Book review: An Appetite for Violets

Martine BaileyThe beginning: it is 1773. Kitt, a brother who seeks his disappeared sister, arrives at an Italian villa to find it abandoned, the dinner table laid with forgotten cakes and sweetmeats. You think the story of An Appetite for Violets by Martine Bailey will be about Kitt’s sister Lady Carinna but she is a bit-player. The real story belongs to her under-cook Obedience, Biddy, Leigh, forced to accompany her mistress on a Grand Tour to the Continent.

After this first short section at the Villa Ombrosa, the story starts at Mawton Hall in 1772 where the servants are surprised by the arrival of their new mistress, without her elderly husband. Lady Carinna asks Biddy to copy her favourite violet sweets bought from an expensive London store. Although Biddy is an honest cook she is not a craftswoman, and her attempt produces “shocking poor copies of the originals.” She is rescued by the Indonesian footman Mr Loveday who provides a box of original sweets to substitute for Biddy’s home-made variety. Pleased with the sweets Lady Carinna gives Biddy a rose silk gown. Trying on the dress, Biddy gets a glimpse of a life so different from her own.

This experience bonds the two servants, a bond which lasts throughout their journey to Italy. Biddy and Loveday each have their own way of escaping the demands of their mistress, and they vow to support each other no matter what happens. But then they start overhearing secrets, Loveday reads the letters he is bidden to deliver, and Biddy becomes entwined in Carinna’s plan of deception.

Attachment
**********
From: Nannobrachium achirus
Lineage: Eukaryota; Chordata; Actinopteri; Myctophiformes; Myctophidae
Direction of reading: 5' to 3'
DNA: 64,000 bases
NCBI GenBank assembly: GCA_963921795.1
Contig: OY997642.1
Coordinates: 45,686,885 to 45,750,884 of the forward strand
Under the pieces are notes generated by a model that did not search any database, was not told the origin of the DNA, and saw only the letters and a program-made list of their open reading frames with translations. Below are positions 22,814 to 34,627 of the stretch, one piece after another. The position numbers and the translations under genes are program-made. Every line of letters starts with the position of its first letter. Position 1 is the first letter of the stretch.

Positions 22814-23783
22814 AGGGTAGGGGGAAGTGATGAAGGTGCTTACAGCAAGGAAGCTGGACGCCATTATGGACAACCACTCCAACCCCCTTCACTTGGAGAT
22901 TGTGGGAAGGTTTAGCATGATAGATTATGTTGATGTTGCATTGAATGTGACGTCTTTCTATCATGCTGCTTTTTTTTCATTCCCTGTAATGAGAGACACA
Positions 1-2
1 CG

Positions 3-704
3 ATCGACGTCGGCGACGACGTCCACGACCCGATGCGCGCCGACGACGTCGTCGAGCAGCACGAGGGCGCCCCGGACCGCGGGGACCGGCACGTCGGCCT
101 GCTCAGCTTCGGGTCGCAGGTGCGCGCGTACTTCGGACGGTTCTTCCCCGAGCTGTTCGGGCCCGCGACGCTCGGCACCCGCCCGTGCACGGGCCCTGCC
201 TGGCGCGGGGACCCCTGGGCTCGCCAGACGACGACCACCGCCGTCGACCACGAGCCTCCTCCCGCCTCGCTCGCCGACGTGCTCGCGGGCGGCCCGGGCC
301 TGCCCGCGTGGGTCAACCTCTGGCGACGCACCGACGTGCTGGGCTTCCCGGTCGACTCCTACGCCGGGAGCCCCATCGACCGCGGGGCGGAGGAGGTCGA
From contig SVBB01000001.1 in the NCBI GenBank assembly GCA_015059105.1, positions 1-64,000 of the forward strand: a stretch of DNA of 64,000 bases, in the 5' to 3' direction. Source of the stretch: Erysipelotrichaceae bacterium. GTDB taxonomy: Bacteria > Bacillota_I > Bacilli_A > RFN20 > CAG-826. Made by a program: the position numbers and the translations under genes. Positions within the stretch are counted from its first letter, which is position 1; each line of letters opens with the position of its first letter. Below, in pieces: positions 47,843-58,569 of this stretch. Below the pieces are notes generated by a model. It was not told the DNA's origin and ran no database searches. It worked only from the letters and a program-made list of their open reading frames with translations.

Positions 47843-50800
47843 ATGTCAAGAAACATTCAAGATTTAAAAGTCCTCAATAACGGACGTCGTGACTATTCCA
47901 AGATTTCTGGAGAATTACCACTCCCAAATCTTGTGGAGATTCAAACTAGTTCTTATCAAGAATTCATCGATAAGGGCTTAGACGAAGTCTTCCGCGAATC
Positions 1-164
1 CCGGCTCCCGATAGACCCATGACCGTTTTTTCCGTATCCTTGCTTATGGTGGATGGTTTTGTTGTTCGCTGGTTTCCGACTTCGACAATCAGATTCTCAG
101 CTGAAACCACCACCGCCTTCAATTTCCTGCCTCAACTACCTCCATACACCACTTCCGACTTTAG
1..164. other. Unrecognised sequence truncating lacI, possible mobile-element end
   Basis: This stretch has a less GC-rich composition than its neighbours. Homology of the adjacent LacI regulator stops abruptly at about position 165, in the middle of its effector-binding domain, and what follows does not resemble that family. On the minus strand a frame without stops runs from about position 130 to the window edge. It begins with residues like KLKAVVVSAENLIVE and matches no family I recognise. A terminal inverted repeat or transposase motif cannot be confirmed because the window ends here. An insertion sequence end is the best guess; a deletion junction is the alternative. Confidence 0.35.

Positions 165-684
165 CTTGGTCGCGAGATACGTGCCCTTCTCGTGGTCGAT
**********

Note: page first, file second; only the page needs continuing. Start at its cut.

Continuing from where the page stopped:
Martine Bailey

[photo: andrewnurnberg.com]

Bailey [above] admits to being fascinated by food, and every chapter of Biddy’s is preceded by an excerpt from The Cook’s Jewel, an old household book of recipes, which she takes with her on the journey. As she travels through France and then Italy, Biddy begins to add her own recipes which are linked to the next part of her tale. And it is a tale of excess, guilt and deception, ideally suited to the language of food. As the carriage leaves Mawton Hall at the beginning of the journey, Biddy thinks of her sweetheart Jem left behind, “I pulled down my cap and wept, like a bag of whey that drips without end.”

To visit Martine Bailey’s website, click here.

If you like ‘An Appetite for Violets’, try these other novels about food:-
‘The Art of Baking Blind’ by Sarah Vaughan
‘The Joy Luck Club’ by Amy Tan
‘The Particular Sadness of Lemon Cake’ by Aimee Bender

‘An Appetite for Violets’ by Martine Bailey [UK: Hodder] Buy now

And if you’d like to tweet a link to THIS post, here’s my suggested tweet:
AN APPETITE FOR VIOLETS by @MartineBailey #bookreview via @SandraDanby http://wp.me/p5gEM4-10C

Comments